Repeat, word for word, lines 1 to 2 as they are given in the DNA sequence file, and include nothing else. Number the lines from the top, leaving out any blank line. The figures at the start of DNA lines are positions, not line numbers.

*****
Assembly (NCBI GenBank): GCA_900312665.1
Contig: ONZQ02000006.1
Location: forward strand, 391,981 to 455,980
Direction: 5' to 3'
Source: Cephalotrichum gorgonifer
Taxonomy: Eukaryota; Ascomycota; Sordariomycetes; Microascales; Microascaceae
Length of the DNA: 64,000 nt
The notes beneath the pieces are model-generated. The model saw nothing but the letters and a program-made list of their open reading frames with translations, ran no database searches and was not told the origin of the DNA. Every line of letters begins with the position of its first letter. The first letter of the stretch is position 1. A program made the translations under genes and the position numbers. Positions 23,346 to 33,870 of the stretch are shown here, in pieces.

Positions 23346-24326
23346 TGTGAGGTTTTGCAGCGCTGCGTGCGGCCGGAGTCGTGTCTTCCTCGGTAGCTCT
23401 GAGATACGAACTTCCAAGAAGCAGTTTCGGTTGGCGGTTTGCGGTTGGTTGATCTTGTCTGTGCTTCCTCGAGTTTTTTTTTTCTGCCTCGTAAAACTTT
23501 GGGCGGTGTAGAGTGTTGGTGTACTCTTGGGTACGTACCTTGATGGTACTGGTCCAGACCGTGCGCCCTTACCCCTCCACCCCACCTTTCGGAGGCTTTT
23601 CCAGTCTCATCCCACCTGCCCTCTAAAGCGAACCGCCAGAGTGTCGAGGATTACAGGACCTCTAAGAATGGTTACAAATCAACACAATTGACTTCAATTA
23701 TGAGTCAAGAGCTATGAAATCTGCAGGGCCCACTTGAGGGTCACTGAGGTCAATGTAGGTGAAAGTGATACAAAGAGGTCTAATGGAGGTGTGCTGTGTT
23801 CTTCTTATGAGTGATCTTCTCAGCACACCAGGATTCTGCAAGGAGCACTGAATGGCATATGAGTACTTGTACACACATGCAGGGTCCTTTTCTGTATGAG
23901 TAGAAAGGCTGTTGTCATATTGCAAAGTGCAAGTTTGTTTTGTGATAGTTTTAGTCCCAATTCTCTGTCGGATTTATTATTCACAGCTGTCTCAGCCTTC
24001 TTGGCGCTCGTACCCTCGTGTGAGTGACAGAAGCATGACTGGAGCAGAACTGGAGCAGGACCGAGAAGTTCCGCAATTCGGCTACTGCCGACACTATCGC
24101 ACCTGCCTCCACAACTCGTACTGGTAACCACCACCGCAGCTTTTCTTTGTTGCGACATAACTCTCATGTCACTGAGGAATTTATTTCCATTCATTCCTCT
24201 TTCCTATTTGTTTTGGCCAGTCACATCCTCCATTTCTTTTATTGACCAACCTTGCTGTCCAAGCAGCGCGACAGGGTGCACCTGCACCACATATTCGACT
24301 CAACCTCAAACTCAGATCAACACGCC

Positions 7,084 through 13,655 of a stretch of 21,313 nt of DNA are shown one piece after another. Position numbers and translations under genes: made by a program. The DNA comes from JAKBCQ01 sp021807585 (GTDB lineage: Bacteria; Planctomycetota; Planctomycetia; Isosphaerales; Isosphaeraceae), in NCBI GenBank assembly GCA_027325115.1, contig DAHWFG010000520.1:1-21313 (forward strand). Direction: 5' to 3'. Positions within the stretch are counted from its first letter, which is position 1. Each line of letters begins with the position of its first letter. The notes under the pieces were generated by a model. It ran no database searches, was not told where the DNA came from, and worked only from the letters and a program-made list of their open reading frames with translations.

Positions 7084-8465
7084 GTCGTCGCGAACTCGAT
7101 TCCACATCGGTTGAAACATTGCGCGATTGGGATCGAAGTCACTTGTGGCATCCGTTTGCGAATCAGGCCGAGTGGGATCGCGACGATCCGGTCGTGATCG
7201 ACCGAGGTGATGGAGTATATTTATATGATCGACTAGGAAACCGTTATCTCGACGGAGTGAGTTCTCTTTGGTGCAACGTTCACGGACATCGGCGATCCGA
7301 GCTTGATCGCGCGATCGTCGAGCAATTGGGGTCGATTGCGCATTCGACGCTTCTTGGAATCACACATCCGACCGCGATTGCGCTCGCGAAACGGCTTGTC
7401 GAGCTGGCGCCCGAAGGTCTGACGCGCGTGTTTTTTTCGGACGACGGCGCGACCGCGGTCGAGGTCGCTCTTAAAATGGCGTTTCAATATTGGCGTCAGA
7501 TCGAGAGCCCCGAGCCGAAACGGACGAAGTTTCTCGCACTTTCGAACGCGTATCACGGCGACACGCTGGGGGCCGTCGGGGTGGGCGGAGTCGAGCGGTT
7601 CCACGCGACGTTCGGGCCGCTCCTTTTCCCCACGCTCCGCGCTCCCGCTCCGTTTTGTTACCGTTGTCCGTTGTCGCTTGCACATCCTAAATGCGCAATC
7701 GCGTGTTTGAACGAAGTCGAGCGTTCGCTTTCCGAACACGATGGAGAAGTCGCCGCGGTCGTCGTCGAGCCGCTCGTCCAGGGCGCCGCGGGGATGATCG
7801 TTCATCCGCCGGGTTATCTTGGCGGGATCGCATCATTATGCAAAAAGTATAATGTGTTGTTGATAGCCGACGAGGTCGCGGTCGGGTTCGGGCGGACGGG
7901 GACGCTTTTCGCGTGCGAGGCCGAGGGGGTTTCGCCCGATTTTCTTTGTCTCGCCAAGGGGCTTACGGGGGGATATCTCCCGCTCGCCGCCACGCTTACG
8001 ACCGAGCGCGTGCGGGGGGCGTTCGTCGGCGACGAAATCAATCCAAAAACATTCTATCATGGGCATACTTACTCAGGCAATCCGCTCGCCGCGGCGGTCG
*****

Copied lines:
Assembly (NCBI GenBank): GCA_900312665.1
Contig: ONZQ02000006.1